This is because in attacking these core beliefs, many people feel that we are attacking them as a person. They feel that they are being ridiculed, not taken seriously, or accused of being stupid. This is of course, no more the case than it was with the railway time table correction, but the very personal nature of these beliefs means that they along with their implications are embedded in the very self perceptions that make a person who they are. Challenge these and you are challenging issues of meaning, morality, destiny and death; questions that many do not wish to ever consider or ponder deeply.
When we challenge people’s identity in such a way, we challenge them on a variety of other levels as well. These challenges often arise in the form of potential for family conflict and relations to members of one’s own community.
It is difficult to be the only person to have the courage to hold that people should be able to live their lives as they see fit and to believe what makes sense to them, even if it does seem absurd and perhaps even a little bit dangerous. It takes considerable courage and strength of will and purpose to challenge one’s beliefs and the sad truth is that many simply do not possess the intestinal fortitude required to step down that road.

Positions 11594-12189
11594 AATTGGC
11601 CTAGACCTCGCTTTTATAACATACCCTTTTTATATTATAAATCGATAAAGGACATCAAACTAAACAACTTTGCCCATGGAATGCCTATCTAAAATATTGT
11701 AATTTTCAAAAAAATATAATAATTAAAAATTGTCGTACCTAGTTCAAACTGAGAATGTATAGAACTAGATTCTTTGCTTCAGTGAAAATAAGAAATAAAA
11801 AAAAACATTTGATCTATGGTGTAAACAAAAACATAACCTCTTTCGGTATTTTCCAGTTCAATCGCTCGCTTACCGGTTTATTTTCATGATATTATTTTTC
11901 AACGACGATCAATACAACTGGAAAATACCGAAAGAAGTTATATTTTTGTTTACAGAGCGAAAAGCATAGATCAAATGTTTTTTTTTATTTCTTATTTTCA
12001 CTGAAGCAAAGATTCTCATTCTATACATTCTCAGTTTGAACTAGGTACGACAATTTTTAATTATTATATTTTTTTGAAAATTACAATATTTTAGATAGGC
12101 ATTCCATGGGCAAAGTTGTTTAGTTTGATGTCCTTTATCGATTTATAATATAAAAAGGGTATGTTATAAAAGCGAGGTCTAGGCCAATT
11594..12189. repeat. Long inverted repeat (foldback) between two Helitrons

This resistance to change was amply demonstrated to me when I was studying at University. As a member of a club called “Exploring Alternative Spiritualities” I gave a series of presentations highlighting both contradictions in the Bible and what I regard as the deliberate dishonesty of the Creation Science movement. One year, I had a number of members from one of the Christian clubs in attendance at my first presentation, but almost none at the second (it was reported to me that they were initially encouraged to attend to defend Jesus from my “lies”). When I questioned one of the attendees as to the reason for the absence, I was informed that at least some had decided not to attend on the basis that I had “challenged their faith”. In other words, they experienced considerable cognitive dissonance and perhaps even distress upon discovering that the Bible they had been told was infallible was littered with errors. The easiest way for them to deal with this distress was to avoid the source of the anxiety altogether, because that way they could avoid further challenge and hopefully evade the implications of their discomfort.
Additionally, there is also the very real hatred that many people have of any kind of criticism, or correction. For many, it is better to go down with the ship, than to admit error. There are those that hate the very idea of admitting they could be wrong and will gladly, if suicidally hold that black is white, right up to the point where they get killed on Douglas Adams’ Zebra Crossing.
To complicate things, as discussed elsewhere, the reasons why people believe what they believe become yet another compounding variable. A lamentable fact is that many, if not most people, do not believe in a Divinity because of any rational, logical thought, or because of transcendent, mystical experience. Rather, they believe simply because everyone else around them believes.